Rational choice among Koreans immigrants and Mexican Americans in South Texas

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Ramon Guerra


The immigration of Koreans into the United States has been steady since
changes in the immigration policies beginning in the middle of the 1960s. Most literature on the Korean immigrants centers on their social and economic adaptation to American urban life and their strained relations with African Americans. This paper examines the Koreans in a predominantly rural South Texas community and their relations with Mexican Americans. Rational choice theory best explains why
the Koreans immigrated to a destination to which they have traditionally avoided. For the Korean immigrants it was simply weighing the advantages against the disadvantages. The Mexican origin population, which comprises more than 80 percent of the population has suffered endemic unemployment and extreme poverty. For the Koreans this population is essential because it will always provide a large pool of cheap labor. Since Koreans are engaged in small business, labor cost increases would be detrimental to their economic viability. What could be perceived as exploitation by some is the only way small business entrepreneurs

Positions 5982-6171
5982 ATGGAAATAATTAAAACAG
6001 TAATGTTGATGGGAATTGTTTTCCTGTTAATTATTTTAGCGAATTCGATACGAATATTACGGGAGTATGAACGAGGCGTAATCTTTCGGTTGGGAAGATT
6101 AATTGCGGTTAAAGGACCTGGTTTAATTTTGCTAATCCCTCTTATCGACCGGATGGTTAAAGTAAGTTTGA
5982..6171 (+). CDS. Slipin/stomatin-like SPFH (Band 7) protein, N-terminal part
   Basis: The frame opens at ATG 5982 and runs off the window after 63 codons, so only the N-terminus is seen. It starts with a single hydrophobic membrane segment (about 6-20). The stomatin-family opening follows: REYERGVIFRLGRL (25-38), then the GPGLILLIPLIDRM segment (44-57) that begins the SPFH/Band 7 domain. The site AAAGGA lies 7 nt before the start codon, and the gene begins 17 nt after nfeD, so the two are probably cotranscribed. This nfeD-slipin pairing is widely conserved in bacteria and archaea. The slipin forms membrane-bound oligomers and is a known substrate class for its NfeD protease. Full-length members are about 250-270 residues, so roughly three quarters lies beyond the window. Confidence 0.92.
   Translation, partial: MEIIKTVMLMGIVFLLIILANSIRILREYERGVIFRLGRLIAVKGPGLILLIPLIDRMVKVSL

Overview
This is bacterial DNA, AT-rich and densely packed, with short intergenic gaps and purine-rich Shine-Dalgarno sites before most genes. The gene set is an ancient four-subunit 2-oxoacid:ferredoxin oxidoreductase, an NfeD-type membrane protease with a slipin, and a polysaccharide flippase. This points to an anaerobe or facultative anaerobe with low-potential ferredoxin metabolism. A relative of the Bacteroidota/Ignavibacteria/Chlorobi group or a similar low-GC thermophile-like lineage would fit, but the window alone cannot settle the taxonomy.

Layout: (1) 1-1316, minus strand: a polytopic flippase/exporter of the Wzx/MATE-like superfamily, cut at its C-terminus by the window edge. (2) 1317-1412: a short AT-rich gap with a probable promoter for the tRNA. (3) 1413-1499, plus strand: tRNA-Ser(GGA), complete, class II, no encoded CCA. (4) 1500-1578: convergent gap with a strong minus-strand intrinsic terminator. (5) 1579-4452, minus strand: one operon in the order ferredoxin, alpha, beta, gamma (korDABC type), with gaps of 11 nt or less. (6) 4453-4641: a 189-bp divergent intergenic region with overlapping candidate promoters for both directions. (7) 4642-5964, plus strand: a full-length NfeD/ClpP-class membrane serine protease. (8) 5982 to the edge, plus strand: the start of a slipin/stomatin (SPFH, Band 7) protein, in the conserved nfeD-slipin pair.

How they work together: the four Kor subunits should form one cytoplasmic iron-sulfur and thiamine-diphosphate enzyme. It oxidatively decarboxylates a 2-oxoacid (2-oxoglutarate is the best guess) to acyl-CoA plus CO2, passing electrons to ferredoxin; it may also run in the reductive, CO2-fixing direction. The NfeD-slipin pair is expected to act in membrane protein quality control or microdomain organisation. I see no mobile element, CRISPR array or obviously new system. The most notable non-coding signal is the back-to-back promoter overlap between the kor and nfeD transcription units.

can survive.

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